As I am flying off into the Wild Blue Yonder, I have retrieved and edited an RV Life column on the North Dakota Badlands that I wrote in 1994. I’m sure this area has not changed all that much in the nearly 20 years since.
Wispy clouds floated over the grasslands and the oxbows of the Little Missouri River as it meandered through the two units of Theodore Roosevelt National Park near Medora, ND. The park honors our 26th president who established the U. S. Forest Service and was responsible for 5 national parks, 55 wildlife refuges, and 18 national monuments.
Seventy miles separates the two sections of park, the South Unit Loop and the North Unit. Hiking trails will take you into the Pliocene and Pleistocene Epochs. The colorful pinnacles and peaks whimsically created by wind and water held my attention.
Droves of mosquitoes that helped fill the benches for the evening program were more than friendly. The speaker, in attempting to determine the erudition of his audience, asked, “What does it mean when a buffalo raises his tail?” No one ventured a guess. “It is either going to charge or discharge, so aim for the trees.” You would not want to miss that kind of wisdom.
The badlands sustains Golden eagles, porcupines, elk, black-footed ferrets, badgers, coyotes, bobcats, mountain lions, and pronghorn antelope. The interpreter said, “The pronghorn antelope is found nowhere else in the world. It is second in speed in the world, only to the cheetah. As soon as it starts running, it opens its mouth and runs with its tongue hanging out for extra oxygen and increased endurance.” I could relate to that.
Sociable rodents in the prairie dog towns rested on sand hills outside their burrows, lazily watching the world go by. They barked and jumped high in the air, the warning signals of the young and restless. One had reason to bark. A rattlesnake slithered through the mounds with a fearful prairie dog alternately venturing close, then jumping back when the rattlesnake issued his warning. The brave little fellow paralleled the snake’s zigzagging course until the snake disappeared. Obviously, humans have influenced the lives of the more up and coming urbanites. I saw six prairie dogs gathered at a mound celebrating happy hour. One of them was the conquering hero embellishing his story about riding a rattler out of town on a rail.
Sixty million bison once roamed the vast spaces of the west. Herds are difficult to find in 46,000 acres but I saw two shaggy 2000-pound loners who were ostracized from the main herd, a questionable reward for their senior years.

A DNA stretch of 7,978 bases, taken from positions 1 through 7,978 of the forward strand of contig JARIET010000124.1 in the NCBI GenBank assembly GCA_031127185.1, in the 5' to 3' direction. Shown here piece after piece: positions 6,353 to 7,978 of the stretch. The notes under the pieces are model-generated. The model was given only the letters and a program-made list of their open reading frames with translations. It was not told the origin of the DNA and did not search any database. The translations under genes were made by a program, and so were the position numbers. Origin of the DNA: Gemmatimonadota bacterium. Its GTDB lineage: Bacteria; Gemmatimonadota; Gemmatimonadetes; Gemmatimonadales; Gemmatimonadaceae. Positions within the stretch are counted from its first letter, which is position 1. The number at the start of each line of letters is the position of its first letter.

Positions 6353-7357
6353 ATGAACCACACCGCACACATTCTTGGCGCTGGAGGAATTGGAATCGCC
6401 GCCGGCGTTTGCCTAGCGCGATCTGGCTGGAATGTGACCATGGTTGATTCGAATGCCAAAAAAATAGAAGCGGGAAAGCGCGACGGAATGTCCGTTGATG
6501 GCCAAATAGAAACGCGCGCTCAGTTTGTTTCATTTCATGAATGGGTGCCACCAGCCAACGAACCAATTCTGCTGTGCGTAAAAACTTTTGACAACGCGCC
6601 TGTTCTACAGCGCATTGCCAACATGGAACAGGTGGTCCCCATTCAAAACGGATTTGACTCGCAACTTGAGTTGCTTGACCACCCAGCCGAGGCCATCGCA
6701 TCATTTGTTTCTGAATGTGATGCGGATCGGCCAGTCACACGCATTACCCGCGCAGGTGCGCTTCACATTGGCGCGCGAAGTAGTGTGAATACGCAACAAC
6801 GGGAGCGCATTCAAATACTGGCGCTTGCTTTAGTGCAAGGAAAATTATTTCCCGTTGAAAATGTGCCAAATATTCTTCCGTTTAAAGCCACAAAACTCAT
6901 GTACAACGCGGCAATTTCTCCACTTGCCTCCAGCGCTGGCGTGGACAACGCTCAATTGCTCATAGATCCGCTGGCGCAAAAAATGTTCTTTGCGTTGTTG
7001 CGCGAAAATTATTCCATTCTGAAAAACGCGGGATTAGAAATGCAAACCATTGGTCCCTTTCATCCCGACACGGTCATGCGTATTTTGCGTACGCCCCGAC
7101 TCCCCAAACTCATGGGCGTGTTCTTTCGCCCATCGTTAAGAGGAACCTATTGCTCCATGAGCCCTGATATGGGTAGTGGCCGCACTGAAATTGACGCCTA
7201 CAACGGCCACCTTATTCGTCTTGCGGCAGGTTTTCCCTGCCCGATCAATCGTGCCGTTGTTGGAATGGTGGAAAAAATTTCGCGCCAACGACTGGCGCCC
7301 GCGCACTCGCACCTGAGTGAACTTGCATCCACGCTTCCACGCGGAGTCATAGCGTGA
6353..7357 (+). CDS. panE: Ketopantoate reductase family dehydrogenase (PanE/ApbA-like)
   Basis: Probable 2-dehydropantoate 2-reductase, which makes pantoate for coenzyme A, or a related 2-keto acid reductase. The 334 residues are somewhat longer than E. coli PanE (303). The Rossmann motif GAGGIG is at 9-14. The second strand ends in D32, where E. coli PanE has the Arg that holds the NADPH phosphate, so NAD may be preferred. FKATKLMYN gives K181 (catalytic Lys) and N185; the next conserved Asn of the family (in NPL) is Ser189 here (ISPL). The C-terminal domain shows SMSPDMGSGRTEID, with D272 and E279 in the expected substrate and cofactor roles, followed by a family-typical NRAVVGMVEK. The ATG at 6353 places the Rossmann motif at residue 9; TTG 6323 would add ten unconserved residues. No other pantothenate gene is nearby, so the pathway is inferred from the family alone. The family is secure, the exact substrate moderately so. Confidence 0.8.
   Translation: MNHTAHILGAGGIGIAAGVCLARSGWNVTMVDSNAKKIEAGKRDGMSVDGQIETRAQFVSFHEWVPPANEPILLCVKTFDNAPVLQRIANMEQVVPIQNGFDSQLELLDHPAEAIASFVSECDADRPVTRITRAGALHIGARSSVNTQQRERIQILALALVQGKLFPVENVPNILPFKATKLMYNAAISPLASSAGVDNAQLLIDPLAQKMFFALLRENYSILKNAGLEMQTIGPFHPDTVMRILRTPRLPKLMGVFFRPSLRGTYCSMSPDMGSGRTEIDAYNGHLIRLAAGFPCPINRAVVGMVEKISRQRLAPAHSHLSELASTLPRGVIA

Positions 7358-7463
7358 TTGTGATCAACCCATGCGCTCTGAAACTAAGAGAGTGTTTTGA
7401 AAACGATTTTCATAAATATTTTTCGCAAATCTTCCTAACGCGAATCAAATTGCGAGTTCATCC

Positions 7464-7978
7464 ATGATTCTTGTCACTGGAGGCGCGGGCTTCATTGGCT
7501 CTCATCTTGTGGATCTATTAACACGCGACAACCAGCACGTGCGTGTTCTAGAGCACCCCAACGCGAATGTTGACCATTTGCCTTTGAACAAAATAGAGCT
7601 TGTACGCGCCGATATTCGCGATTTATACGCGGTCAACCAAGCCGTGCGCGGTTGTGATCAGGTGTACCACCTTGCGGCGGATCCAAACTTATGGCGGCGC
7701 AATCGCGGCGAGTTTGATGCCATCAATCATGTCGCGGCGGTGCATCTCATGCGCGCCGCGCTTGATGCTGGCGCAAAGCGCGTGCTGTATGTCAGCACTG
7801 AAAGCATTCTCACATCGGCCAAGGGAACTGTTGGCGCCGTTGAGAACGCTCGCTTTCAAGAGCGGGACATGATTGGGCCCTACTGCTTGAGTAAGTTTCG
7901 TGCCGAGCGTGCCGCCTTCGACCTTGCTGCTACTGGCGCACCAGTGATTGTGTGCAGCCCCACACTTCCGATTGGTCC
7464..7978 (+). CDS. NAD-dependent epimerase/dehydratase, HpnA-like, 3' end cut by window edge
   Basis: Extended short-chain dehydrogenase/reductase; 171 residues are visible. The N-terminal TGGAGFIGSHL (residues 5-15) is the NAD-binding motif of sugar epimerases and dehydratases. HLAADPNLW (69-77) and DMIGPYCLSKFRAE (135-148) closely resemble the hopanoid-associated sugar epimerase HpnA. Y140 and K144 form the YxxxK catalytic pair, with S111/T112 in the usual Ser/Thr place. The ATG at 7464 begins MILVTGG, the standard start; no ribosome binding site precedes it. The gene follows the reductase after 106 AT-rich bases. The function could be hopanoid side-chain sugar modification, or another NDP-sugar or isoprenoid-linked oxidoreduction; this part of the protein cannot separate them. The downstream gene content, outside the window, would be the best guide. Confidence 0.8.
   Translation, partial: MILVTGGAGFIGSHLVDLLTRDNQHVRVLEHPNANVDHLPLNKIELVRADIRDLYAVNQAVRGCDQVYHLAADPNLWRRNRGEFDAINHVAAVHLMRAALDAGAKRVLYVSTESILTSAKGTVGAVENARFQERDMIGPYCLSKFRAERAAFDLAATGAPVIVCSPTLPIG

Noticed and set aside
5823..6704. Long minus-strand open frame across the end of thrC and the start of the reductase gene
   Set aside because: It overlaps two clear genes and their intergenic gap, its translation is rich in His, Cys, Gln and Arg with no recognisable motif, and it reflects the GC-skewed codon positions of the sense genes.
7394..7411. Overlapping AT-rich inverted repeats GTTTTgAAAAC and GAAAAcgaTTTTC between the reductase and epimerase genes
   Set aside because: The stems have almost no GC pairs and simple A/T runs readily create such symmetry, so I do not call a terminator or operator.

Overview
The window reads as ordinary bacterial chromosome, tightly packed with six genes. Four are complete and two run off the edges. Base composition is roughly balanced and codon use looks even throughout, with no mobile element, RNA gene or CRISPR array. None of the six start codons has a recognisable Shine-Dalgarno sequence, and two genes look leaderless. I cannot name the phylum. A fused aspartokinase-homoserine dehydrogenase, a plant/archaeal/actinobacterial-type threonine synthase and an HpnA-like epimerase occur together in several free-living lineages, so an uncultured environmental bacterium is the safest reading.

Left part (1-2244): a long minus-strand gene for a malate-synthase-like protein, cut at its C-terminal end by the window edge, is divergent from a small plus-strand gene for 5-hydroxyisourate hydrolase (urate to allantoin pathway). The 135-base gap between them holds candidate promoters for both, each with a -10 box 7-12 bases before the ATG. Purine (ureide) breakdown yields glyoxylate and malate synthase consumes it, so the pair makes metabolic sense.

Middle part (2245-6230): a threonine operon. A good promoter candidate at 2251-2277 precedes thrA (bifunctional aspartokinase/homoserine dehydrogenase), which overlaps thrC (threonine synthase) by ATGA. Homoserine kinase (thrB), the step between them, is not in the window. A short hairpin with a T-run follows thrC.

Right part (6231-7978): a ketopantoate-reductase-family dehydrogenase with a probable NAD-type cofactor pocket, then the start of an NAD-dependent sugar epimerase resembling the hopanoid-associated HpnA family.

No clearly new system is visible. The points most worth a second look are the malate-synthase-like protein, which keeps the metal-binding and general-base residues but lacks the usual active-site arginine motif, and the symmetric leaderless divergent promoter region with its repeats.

In the 1880s, Theodore Roosevelt worked in and loved this unique country. He said, “It was still the Wild West in those days…a land of vast silent spaces, lonely rivers, and plains where wild game stared. We worked under scorching midsummer sun, when the wide plains shimmered…in the heat. In the soft springtime the stars were glorious in our eyes…in the winter we rode through blinding blizzards….We felt the beat of hardy life in our veins…ours was the glory of work and the joy of living.”
It was 5 a.m. in my world. The sun burned off the night mist as a lonesome train whistled in the distance. A long white jet trail crossed the blue sky. Water-sculpted buttes and valleys were lush and green from slurping rain the night before. Wild flowers danced and meadowlarks sang. Visit your heritage. Take only photographs, leave only footprints…and with hundreds buffalo roaming nearby, be especially careful where you leave those footprints. God Bless until next week.
Winter in the Wilderness, the first e-book novel published by Minshall, is offered through Amazon and most Internet book sites. A print edition may be obtained from Amazon or you can order an autographed copy from the author at Box 1040, Congress, AZ for $7.95 plus $3.50 for postage and handling. The fourth edition of RVing Alaska and Canada is available through Amazon.com.
At 45, Widow Minshall began 20 years of solo full-time RVing throughout Alaska, Mexico, and Canada. Sharlene canoed the Yukon, mushed sled dogs, worked a dude ranch, visited Hudson Bay polar bears, and lived six months on a Mexican beach. She lectured at Life on Wheels, published six RV-related books and wrote a novel, “Winter in the Wilderness.”